"The miracle of Teague’s fiction is the way she shines a light on the ordinary matter of life to reveal its mystery and promise. She builds a town of endearing eccentrics, shaped as much by their own stories as their unlikely odds. At the center of it all is Anastasia Zoe, who navigates the shifting waters of identity, meaning, and desire with indomitable hustle and heart."
AWP Convention 2020, San Antonio, TX (five events)
Thursday, March 5: 10-11 a.m. Dear America anthology signing and Or What We'll Call Desire signing, at Terrain.org table (#1160)
Thursday, March 5: 3:20-4:35 p.m., Room 212 Henry B. Gonzalez Convention Center
Reworking the Workshop: Changing Dynamics for a Diverse Classroom, panel, with Sean Hill, Pragreeta Sharma, Elizabeth Bradfield, and CMarie Fuhrman
Thursday March 5: 6-8 p.m. at Dorcol, 1902 South Flores St, San Antonio, TX
offsite reading with Persea and Alice James Books, with Molly McCully Brown, Susannah Nevison, and others
Friday March 6: 1-2 p.m. Or What We'll Call Desire author signing at Persea Books book fair table
Saturday March 7, 2020: 6 p.m. Puerto del Sol Space Issue, offsite reading, details forthcoming
Get Lit Festival, 2020, Spokane, WA (three events)
Friday April 17: 8:30-9:30 p.m.
Saturday April 18: 1-2 p.m. at Eastern Washington University,
“Women Who Confound Expectations” panel with Kristen Millares Young, Laura Read, Brooke Matson and Valerie Vogrin
Saturday April 18, 4-5 p.m.
reading from Or What We'll Call Desire, with Laura Read and Brooke Matson
Skylight Books, Los Angeles, CA
Friday May 1: 7:30 p.m.
reading with Kristen Millares Young, Brittany Ackerman, and Lory Bedikian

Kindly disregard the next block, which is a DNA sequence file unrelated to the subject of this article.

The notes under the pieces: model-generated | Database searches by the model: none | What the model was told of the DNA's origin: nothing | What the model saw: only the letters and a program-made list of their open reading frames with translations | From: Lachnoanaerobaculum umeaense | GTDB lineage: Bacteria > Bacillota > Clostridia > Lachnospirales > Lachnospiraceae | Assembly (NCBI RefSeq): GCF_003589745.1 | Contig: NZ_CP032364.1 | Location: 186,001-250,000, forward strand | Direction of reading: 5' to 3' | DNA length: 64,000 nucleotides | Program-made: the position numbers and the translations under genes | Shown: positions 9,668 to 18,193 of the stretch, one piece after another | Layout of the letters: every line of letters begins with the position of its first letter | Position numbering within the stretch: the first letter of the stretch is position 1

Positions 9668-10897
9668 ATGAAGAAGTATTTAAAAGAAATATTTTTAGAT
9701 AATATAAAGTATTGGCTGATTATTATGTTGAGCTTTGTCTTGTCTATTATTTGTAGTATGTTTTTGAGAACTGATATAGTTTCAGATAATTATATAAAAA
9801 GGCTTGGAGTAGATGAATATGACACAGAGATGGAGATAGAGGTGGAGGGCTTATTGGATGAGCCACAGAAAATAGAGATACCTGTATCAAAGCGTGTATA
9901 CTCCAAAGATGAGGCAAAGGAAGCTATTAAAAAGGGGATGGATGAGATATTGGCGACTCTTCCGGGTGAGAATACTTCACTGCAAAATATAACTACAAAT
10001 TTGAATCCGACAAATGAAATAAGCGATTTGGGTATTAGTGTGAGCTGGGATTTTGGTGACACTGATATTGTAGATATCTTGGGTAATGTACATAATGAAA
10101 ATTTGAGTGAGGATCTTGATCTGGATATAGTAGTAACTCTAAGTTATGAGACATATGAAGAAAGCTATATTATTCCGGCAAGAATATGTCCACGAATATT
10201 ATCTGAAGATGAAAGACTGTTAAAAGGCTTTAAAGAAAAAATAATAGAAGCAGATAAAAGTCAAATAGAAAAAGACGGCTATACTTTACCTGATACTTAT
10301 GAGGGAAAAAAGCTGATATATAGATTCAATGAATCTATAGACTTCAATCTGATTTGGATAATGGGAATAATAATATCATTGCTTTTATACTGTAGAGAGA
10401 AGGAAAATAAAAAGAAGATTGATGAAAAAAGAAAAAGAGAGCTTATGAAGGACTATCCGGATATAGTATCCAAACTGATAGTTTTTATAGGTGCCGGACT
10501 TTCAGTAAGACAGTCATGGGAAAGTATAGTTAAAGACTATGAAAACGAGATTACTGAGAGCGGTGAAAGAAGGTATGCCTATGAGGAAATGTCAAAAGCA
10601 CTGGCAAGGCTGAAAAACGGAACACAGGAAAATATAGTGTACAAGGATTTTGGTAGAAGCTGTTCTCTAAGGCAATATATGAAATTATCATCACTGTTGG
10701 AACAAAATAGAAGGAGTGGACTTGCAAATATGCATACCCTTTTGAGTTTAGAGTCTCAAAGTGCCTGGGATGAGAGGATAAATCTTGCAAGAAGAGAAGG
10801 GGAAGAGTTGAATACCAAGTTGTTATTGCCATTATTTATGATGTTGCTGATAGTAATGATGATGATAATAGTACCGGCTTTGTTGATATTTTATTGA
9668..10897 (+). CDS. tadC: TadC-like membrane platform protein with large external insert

Village Books, Bellingham, WA
Tuesday May 12: 7 p.m.
reading from Or What We'll Call Desire, with Elizabeth Vignali
Browers Books, Olympia, WA
Thursday May 14: 7 p.m.
reading from Or What We'll Call Desire, with Emily Van Kley
Alexandra Teague's first book of poetry, Mortal Geography, (Persea 2010) won the 2009 Lexi Rudnitsky Prize and the 2010 California Book Award Gold Medal for Poetry. Her second book, The Wise and Foolish Builders, was written and researched in part thanks to a 2011 NEA fellowship, and published by Persea in 2015. Her first novel, The Principles Behind Flotation, was published by Skyhorse in 2017, and came out in paperback in 2019. She is also, with Brian Clements and Dean Rader, editor of the anthology Bullets into Bells: Poets & Citizens Respond to Gun Violence (Beacon 2017). Her third book of poetry, Or What We'll Call Desire, was published by Persea in August 2019.
Alexandra was awarded a 2019 Civitella Ranieri Foundation fellowship. She was previously the recipient of the 2014 Missouri Review Jeffrey E. Smith Editors' Prize, a 2011 National Endowment for the Arts Fellowship, and a 2006-2008 Stegner Fellowship at Stanford. After living, studying, and teaching in states including Arkansas, Missouri, Florida, and California, she is currently an Associate Professor in University of Idaho's MFA program, faculty advisor for Fugue, and an editor for Broadsided Press. She is also a founding member of the interdisciplinary arts BASK Collective. She lives in Moscow, Idaho, with her husband, the musician and composer Dylan Champagne.